I. Egyptian Looms. HORIZONTAL LOOMS.
IN the tomb of Chnem-hotep, at Beni Hasan, there is a wall painting of a horizontal loom with two weavers, women, squatting on either side, and at the right in the background is drawn the figure of the taskmaster. There are also figures represented in the act of spinning, etc. For the present we are concerned with the weaving only.
Of this illustration, there appear to be six reproductions. We have first of all, , that of Fred. Cailliaud (Recherches sur les Arts et Métiers, etc., Paris, 1831) with illustrations of drawings made by himself in the years 1819 to 1822. His publication was followed by , that of Sir J. G. Wilkinson (Manners and Customs, etc., London, 1837). Mr. John Murray, whose house has published Wilkinson’s work from the first edition to the last, informs me that a few of the drawings were made by George Scharf, afterwards Sir George Scharf, Keeper of the National Portrait Gallery, but that most of them seem to have been made by Joseph Bonomi, the well known Egyptologist. Wilkinson’s woodcut, although clearly and neatly done, is on a very small scale; nevertheless it admits of a fair comparison with those reproduced on a larger scale.Figs. 1 & 3. Weaving. Fig. 4. Male Overseer. Fig. 2. Loom. ” 5. Hackling. ” 3. Putting in the woof, but not by a shuttle thrown with the hand. ” 6. Twisting the double threads for the warp. a Weaving. b Chief of Loom. c Facing. d Pulling out.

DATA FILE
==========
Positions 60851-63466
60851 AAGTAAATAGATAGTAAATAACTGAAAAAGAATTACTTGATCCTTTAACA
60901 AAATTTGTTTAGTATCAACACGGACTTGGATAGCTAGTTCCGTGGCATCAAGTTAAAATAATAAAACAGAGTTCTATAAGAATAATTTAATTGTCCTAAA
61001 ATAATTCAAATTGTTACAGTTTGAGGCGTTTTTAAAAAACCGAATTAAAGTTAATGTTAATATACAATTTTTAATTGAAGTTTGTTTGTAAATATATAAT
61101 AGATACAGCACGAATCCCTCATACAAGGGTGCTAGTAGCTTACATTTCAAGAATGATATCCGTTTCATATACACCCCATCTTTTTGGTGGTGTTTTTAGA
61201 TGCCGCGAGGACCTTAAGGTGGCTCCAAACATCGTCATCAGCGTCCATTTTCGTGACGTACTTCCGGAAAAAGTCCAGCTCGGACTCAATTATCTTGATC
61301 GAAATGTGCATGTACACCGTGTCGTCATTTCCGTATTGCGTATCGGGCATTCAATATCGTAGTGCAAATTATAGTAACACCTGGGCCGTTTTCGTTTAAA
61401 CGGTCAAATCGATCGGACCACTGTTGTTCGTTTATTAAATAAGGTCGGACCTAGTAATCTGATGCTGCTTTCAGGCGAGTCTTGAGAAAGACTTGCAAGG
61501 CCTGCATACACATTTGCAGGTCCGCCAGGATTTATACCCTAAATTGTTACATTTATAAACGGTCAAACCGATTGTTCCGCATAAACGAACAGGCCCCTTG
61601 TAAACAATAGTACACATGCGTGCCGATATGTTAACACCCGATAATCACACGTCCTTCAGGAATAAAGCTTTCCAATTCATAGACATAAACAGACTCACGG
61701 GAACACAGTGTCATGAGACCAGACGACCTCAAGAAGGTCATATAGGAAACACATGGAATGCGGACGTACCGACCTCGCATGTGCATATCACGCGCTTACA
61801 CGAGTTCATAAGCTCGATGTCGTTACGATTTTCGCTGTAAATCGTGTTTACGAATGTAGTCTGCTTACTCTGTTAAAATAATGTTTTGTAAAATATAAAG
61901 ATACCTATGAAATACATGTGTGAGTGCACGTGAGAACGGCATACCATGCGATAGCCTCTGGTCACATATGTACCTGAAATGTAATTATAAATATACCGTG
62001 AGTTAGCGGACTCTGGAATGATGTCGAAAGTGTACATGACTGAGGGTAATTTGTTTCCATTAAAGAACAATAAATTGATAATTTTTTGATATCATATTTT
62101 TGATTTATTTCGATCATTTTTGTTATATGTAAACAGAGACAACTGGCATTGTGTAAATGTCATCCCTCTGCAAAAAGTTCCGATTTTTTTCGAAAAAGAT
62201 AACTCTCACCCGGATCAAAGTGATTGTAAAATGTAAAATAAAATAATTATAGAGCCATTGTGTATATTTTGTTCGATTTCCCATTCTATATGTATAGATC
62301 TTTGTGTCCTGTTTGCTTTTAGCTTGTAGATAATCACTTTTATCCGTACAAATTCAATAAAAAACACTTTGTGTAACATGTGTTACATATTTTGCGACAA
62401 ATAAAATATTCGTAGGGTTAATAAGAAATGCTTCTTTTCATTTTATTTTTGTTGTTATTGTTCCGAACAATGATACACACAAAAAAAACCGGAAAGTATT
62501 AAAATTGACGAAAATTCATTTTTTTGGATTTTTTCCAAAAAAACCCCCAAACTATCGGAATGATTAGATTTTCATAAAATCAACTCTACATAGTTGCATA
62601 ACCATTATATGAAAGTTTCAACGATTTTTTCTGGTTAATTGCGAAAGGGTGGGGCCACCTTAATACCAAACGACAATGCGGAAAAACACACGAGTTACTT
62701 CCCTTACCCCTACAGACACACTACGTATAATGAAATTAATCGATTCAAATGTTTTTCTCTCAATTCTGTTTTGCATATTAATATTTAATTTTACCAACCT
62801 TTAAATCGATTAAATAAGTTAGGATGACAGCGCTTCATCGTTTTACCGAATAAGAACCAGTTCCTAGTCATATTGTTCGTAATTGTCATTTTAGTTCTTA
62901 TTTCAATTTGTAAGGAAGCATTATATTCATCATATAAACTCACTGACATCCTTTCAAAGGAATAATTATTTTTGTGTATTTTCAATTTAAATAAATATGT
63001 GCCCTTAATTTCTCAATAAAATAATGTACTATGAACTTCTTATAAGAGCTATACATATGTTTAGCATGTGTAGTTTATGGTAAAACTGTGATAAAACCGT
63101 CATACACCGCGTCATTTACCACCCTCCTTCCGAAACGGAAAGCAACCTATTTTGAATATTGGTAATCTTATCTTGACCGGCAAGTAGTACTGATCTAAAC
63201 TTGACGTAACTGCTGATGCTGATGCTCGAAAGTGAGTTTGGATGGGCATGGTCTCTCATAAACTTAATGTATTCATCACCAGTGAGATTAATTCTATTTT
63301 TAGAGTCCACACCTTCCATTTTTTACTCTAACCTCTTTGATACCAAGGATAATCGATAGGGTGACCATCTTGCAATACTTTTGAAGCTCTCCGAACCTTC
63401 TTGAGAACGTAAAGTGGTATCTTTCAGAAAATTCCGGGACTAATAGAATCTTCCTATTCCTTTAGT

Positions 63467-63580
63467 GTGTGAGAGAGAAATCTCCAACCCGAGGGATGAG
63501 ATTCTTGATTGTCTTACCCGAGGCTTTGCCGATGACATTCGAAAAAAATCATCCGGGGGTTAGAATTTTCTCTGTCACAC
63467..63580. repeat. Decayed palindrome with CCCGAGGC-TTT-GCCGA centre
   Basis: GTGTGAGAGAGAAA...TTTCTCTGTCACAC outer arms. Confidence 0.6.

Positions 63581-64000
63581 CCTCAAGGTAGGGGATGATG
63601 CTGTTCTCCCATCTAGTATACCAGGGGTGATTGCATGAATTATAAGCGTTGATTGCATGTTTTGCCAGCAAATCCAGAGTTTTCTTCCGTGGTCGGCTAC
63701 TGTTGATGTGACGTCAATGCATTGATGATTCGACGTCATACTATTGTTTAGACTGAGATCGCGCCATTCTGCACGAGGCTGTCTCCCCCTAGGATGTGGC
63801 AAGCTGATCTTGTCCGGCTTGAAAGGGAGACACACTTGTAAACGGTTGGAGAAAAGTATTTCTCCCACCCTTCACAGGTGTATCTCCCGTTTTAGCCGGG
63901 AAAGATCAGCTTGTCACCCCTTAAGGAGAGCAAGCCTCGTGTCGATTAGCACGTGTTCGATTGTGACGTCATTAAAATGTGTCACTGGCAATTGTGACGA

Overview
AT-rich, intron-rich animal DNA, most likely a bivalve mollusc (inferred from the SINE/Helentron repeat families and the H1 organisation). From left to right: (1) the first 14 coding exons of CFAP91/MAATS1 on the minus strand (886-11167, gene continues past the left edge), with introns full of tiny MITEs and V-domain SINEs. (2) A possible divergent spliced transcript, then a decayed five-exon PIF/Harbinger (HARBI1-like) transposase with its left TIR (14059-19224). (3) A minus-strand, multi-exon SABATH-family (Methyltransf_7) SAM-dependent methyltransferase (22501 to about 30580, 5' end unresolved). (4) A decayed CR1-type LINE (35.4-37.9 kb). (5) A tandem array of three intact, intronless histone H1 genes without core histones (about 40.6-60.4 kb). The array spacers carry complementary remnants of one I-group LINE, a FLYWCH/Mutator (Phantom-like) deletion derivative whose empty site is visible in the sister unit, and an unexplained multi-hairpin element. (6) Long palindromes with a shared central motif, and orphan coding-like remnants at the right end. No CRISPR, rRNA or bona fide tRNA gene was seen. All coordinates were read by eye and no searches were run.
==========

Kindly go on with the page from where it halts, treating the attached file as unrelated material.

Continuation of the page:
After him, , N. F. J. B. Rosellini began the publication of his great work (I Monumenti dell’ Egitto, Pisa, 1832-1844). The similarity between the comparatively few drawings published by Cailliaud and the very large number published by Rosellini is very great. It is of course quite possible Rosellini may have made use of some of Cailliaud’s drawings. Five years after Rosellini’s publication came that of C. R. Lepsius (Denkmäler, Leipzig, 1849), , his drawings having been made in the years 1842 to 1845. Since the time of Lepsius until quite recent years I can trace no further copying until we get the illustration, , in Prof. Percy Newberry’s Beni Hasan, London, 1910. In this work the reproduction is about one twentieth of the original, or about three fifths of the size of that of Wilkinson, and unfortunately so crude as not to be available for our present purpose. Lastly we have the reproduction,